Adah Isaacs Menken was an American actor and poet who performed in New York, San Francisco, London, and Paris and was widely known for her title role in the play Mazeppa, or the Wild Horse of the Tartary. She also wrote poems for magazines and newspapers, and a book of her poems was published shortly after her death.
Menken was born on June 15, 1835, in New Orleans to Auguste Theodore, a free man of color, and Magdaleine Jean Louis Janneaux, a French Creole mother. It is evident from her later writings and career that she received an extensive liberal education in literature and languages. Adah married Nelson Kneass in Galveston, Texas, in 1855, the first of five husbands. Kneass was a Philadelphia-born composer and opera impresario. Although there is no record of a divorce, in 1856 she married Alexander Isaac Menken, the son of a successful Cincinnati dry goods dealer, in Livingston, Texas. She worked as an actress in Louisiana and Texas, then she and her husband relocated to Cincinnati, where she presented herself to his family as Jewish from birth. While in Cincinnati she published numerous poems in local Jewish newspapers, several of which were discovered at the time to have been plagiarized from a Jewish poet in Charleston, South Carolina.
After obtaining a divorce in 1859, Menken relocated to New York, where she married boxer John Carmel Heenan. The following year, Heenan abandoned Menken when he moved to London, and Menken’s infant son died. Remaining in New York, Menken became part of literary circle that included Walt Whitman. She published poems in 1860 and 1861 in the Sunday Mercury, and then married its literary editor, Robert Henry Newell, in 1862.
In 1862 Menken performed Mazeppa, a play based on an 1819 Lord Byron poem, for the first time in Albany, New York. The sensational role, previously portrayed on stage only by men, involved her wearing men’s clothes, engaging in a sword fight, being stripped of clothes, beaten, and tied to a horse that then climbed an on-stage mountain.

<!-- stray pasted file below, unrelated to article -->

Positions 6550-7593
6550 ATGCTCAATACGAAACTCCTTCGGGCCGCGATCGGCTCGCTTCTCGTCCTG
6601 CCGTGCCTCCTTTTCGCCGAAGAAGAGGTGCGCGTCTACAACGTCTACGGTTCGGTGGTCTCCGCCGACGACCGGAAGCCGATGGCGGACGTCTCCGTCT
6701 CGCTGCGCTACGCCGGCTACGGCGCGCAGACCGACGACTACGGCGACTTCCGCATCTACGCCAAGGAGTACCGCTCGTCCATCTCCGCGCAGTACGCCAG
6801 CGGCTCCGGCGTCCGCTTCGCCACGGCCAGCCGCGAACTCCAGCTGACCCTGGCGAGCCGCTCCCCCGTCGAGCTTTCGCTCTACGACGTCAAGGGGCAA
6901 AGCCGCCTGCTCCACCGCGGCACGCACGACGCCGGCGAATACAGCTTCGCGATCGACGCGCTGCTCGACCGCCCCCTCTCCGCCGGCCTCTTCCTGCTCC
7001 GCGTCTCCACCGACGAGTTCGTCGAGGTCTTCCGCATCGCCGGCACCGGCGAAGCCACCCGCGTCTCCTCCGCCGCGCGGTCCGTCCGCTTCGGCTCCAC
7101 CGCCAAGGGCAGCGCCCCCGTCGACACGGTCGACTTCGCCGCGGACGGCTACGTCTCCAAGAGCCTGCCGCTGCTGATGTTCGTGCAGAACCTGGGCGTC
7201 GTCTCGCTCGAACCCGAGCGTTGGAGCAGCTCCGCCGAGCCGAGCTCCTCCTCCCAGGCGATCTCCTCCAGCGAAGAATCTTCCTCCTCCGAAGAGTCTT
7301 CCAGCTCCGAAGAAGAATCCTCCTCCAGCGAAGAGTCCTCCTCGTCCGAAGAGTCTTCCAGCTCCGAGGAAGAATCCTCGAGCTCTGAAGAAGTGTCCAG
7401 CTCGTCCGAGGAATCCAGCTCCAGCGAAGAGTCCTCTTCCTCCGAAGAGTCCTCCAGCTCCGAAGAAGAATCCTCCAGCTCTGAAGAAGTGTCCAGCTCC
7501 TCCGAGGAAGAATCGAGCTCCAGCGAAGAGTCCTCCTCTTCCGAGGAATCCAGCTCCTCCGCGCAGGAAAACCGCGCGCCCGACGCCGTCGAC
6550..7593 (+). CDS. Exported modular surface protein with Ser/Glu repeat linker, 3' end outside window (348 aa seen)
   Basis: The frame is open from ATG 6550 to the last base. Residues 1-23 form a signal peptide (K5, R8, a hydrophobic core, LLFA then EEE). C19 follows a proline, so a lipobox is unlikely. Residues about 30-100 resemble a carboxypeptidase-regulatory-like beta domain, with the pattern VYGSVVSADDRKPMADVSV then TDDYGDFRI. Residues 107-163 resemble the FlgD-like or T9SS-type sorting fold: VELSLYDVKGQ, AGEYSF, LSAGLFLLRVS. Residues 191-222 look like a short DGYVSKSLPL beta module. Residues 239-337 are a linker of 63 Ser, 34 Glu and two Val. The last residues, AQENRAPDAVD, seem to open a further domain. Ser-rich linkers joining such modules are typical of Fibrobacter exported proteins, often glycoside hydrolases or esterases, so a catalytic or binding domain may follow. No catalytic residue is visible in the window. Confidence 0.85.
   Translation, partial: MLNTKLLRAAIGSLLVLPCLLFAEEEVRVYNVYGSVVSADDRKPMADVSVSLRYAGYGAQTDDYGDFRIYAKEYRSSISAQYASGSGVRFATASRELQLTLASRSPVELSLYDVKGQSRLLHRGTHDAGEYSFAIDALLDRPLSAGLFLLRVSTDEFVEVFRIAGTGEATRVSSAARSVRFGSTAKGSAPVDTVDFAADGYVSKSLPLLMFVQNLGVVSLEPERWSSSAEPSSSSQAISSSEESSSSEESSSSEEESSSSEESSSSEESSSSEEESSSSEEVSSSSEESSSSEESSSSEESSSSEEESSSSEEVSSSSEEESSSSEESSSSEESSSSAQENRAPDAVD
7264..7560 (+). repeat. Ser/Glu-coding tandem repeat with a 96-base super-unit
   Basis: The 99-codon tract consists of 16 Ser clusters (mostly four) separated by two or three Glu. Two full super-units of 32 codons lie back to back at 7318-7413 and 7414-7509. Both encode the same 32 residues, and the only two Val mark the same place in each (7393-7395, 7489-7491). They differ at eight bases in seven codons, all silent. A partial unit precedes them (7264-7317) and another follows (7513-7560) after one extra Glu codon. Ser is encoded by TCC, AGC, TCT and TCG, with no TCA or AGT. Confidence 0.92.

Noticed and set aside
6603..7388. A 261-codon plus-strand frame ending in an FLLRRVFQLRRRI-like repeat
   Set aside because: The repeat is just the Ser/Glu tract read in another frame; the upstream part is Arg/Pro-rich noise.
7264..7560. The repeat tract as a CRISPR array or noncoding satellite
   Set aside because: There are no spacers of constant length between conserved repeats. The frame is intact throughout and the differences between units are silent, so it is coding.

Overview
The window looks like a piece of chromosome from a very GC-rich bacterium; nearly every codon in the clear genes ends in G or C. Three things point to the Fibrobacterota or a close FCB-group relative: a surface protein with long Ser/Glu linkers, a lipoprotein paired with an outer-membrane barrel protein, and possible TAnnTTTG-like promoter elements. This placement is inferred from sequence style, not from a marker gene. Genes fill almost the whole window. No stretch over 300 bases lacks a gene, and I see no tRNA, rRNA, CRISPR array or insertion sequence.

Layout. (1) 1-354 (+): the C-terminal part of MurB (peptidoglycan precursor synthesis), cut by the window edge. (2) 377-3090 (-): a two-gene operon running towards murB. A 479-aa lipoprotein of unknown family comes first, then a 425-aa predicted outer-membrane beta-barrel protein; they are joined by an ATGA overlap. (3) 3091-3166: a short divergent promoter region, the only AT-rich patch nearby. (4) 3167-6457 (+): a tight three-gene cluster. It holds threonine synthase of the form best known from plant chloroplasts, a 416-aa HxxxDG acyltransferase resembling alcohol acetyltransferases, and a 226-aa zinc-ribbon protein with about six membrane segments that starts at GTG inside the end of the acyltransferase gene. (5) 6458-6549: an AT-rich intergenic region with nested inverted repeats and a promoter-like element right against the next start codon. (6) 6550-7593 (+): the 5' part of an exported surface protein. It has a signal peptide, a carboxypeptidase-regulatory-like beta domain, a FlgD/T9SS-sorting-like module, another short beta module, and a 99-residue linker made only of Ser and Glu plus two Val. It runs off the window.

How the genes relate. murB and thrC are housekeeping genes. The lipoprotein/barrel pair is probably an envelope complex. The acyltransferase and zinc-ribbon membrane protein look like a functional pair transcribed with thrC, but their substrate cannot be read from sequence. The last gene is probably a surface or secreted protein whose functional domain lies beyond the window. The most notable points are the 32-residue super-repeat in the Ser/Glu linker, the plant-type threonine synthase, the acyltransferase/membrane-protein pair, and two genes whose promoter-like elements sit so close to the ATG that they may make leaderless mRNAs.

In 1863 Menken and Newell relocated to San Francisco and she performed Mazeppa in California and Nevada, becoming the most highly paid actress of her time, and meeting a new circle of literary friends that included Mark Twain. In 1864, Menken traveled to London, again performing in Mazeppa. She began hosting literary salons with celebrated writers including Charles Dickens. In 1866 she married Capt. James Barkley, a gambler and financier, and they relocated to Paris. Menken gave birth to a son, who died in the summer of 1867. In Paris, Menken again became a stage celebrity, socializing with writers George Sand and Alexander Dumas, and was romantically linked with each of them.
Menken became ill in May 1868 while working on a book of poems. She died on August 18, 1868, at the age of 33. After her death she was buried in the Jewish section of a Paris cemetery. The following week her book of poems, Infelicia, was published, dedicated to Charles Dickens. It remained in print until 1902. Her poems touched on a variety of themes, from spirituality to love, despair, social conventions, and the roles of women.